Recession damage to Ireland is permanent, says OECD
THE global economic crisis has left deep scars that will take years to heal, but the Government must start now to plan for economic growth, said a new report from the Organisation for Economic Co-Operation and Development (OECD).
Highlighting the scale and depth of the recession, the report estimates a permanent loss of 3pc in output (GDP) on average across the 30 countries of the OECD. Unemployment will persist at higher levels than before the crisis.
The report said Ireland has experienced a severe set-back in living standards that is "likely to have permanent effects". But it noted that, despite this, Ireland's per-capita income is now close to the average of the upper half of the 30 OECD countries.
However, the structure of the Irish economy means real income is 15pc less than output -- the second largest such gap in the OECD.
In its review of Ireland's economic policies, the Paris-based thinktank said progress has been made in most key priority areas, "although it has been incremental and incomplete".
It repeated its recommendations for the introduction of university tuition fees, accompanied by a system of means-tested student loans, as a way of funding more spending on education. Pre-primary education should be extended, it adds.
The OECD wants more user charges, such as payment for water, as a way to ensure efficient use of infrastructure and a speeding-up of the planning process.
"Slow progress in increasing competition in the services and utilities sectors has contributed to sub-par productivity performance," the report said.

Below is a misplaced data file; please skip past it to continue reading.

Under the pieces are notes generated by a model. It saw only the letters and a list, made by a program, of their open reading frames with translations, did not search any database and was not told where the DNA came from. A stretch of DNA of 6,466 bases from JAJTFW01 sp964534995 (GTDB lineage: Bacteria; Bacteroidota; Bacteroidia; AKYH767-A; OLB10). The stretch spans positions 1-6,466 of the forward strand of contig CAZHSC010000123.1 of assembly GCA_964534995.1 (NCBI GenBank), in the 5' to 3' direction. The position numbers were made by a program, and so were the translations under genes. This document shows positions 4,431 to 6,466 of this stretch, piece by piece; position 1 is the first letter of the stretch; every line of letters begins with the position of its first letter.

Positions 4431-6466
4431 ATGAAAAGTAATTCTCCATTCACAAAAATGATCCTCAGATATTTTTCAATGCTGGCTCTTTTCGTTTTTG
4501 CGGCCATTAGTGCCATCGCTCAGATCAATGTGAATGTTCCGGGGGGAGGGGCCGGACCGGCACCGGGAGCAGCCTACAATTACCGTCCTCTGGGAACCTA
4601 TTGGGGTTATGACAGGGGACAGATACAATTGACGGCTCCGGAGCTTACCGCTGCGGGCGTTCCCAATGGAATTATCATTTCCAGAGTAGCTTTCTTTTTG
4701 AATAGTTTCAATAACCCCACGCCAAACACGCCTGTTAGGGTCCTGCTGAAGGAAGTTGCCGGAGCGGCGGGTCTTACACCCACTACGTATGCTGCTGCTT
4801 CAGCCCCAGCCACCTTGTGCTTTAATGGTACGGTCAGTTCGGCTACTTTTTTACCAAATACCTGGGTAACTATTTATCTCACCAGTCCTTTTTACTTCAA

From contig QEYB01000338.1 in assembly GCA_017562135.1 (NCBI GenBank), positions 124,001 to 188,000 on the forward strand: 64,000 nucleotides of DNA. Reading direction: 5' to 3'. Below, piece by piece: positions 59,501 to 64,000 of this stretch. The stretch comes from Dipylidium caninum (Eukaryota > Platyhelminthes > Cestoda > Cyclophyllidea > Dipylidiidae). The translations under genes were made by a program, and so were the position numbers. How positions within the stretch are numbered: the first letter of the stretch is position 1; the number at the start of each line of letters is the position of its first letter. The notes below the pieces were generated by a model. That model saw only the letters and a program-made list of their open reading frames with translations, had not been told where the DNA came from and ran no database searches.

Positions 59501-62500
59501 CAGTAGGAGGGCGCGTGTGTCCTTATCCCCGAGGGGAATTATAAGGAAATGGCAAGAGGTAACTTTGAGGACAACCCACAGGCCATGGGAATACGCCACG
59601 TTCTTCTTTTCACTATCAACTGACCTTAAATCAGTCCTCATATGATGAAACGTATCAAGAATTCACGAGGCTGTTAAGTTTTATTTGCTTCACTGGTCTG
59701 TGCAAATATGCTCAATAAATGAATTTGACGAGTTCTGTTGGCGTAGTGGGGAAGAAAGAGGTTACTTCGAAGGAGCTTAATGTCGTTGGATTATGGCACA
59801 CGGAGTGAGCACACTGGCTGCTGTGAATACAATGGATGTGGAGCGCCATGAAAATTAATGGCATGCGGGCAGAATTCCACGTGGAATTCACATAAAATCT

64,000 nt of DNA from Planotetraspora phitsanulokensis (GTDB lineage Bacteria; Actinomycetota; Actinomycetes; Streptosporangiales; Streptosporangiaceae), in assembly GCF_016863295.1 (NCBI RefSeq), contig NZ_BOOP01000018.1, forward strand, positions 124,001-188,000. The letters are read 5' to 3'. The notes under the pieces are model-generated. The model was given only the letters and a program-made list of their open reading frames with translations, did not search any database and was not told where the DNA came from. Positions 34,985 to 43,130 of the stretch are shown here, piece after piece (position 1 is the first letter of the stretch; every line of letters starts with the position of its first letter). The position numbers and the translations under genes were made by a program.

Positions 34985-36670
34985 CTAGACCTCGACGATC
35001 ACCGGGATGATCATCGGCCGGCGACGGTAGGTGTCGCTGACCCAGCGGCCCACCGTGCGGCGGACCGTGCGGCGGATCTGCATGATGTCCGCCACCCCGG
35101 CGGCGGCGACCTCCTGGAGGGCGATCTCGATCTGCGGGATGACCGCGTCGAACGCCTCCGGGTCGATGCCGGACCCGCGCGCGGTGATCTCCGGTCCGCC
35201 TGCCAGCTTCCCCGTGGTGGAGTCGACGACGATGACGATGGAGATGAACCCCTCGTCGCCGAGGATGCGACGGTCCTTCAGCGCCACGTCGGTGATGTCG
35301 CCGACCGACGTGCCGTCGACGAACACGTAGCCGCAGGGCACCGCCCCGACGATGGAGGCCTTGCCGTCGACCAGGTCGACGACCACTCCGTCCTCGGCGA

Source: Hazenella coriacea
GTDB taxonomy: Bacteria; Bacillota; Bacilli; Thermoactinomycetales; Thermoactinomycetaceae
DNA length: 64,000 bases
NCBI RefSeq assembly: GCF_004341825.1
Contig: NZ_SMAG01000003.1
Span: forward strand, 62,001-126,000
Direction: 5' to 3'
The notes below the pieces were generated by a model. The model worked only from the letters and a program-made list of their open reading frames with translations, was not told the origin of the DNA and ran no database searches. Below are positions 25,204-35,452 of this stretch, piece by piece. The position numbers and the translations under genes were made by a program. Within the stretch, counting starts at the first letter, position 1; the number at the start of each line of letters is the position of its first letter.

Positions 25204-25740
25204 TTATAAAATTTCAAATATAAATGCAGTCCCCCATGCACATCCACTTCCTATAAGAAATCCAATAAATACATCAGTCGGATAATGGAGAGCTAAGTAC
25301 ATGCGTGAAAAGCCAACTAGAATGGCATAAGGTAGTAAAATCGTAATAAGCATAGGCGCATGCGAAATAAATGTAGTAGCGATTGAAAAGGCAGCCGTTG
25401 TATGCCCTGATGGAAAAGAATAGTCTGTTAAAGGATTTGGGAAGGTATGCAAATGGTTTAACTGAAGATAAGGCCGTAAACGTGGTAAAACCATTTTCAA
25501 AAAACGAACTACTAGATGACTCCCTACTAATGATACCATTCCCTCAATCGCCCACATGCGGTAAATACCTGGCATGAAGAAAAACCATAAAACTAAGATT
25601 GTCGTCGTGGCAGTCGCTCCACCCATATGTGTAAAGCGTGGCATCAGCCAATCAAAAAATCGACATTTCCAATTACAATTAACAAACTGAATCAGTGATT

"The global recession has left deep scars," said OECD secretary-general Angel Gurría.
"The only way to begin healing them is by taking effective action now to help our economies recover their lost potential."
Because the crisis has wreaked havoc with public finances, some taxes which were cut will need to be raised. The report recommended shifting the composition of taxes away from income and toward consumption and land.
It urged governments not to water down current plans for financial sector reform. "Prudential banking regulation can be toughened without undermining competition," it said.
Strong supervision appears to reduce the cost of credit for firms and households, as it helps to level the playing field," the OECD said.
One of the biggest risks is that people with weaker ties to the labour market such as older workers, youths, those on low incomes and single mothers, will stop looking for jobs.
"Governments need to boost spending on training and job-search at this critical time. But they also need to provide the right incentives to the unemployed," it said.
This means resisting pressure to relax eligibility criteria for social welfare.